SEATTLE — Feb. 29, 2016 — Wastewater flowing into Puget Sound contains some of the nation’s highest concentrations of emerging contaminants, according to a study published in the journal Environmental Pollution.
Scientists from NOAA Fisheries’ Northwest Fisheries Science Center and the University of Washington tested effluent from two wastewater treatment plants for 150 contaminants of emerging concern. They detected 81 of them, including pharmaceuticals such as the antidepressant fluoxetine (also known as Prozac) and the diabetes medication metformin, and antibacterial compounds from soap and industrial chemicals.
The researchers also examined juvenile Chinook salmon and Pacific staghorn sculpin, two species of fish native to Puget Sound. They found 42 of the emerging compounds in fish tissues, some of which were at levels that may be high enough to adversely affect their growth, reproduction or behavior.
“There’s also the problem of not knowing how these chemicals act in fish when they are found together as a mixture,” said James Meador, a NOAA Fisheries research scientist and lead author of the study. “Mixtures such as these may result in responses that occur at lower concentrations than single compounds alone.”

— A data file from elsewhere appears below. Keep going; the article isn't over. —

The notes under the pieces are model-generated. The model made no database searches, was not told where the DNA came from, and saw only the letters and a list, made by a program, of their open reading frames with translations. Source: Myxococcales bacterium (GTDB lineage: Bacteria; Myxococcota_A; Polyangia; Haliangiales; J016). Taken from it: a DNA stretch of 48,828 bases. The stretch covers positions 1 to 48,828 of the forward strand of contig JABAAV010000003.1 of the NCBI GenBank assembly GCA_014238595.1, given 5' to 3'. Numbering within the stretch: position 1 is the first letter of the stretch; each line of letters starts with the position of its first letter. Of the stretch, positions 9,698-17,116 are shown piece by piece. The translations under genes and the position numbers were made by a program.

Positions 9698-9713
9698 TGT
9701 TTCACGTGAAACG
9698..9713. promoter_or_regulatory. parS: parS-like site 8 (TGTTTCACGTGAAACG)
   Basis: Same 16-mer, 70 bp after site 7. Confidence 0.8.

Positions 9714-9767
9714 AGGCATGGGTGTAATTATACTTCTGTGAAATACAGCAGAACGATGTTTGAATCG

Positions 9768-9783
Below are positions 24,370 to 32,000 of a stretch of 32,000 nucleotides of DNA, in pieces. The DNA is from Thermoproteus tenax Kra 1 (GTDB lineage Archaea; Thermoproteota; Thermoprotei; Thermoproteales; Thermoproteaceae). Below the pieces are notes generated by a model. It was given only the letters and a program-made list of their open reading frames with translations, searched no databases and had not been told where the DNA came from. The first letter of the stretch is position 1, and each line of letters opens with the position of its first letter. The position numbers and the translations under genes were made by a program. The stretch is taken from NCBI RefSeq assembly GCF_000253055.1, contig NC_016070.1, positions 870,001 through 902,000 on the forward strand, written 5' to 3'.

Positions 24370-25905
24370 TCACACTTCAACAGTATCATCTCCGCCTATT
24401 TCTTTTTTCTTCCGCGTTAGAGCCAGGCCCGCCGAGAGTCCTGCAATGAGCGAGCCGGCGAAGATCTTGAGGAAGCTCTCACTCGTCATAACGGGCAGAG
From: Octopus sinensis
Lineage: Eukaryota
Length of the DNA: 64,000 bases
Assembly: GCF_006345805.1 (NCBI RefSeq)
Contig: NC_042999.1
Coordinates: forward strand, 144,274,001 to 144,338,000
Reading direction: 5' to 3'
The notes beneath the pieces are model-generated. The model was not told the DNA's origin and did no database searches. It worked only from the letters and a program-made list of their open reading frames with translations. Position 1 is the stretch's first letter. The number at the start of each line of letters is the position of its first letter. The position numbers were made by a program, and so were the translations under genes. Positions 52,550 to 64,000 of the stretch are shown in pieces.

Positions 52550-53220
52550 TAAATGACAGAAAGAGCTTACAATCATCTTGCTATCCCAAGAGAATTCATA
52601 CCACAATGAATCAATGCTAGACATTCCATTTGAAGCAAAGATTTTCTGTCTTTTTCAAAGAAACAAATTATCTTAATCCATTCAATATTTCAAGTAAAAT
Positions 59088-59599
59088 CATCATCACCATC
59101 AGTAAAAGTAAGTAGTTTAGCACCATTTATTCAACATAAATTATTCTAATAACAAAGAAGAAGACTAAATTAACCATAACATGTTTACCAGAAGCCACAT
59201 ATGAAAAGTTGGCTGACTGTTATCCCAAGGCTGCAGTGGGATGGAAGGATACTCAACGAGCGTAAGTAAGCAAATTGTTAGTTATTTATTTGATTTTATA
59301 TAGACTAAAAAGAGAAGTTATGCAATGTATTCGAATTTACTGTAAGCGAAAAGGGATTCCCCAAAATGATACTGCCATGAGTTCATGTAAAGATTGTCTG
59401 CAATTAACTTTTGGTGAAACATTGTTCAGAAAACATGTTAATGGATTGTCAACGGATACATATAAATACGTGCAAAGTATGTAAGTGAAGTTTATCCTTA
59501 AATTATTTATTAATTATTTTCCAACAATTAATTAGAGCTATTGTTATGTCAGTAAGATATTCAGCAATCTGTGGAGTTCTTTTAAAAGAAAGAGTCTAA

Noting that the two wastewater plants they examined discharged a total of 71 million liters per day, the researchers said it is possible that “a substantial load of potentially harmful chemicals are introduced into streams and nearshore marine waters daily.”
If the two facilities sampled in the study are representative of others around Puget Sound, the researchers calculated that nearly 300 pounds of the emerging contaminants likely enter Puget Sound every day.
“When you add it all up, you get millions of gallons of effluent discharging into these estuaries,” Meador said. “This is right in the area where juvenile salmon and other fish are feeding and growing.”
You can find the entire release here.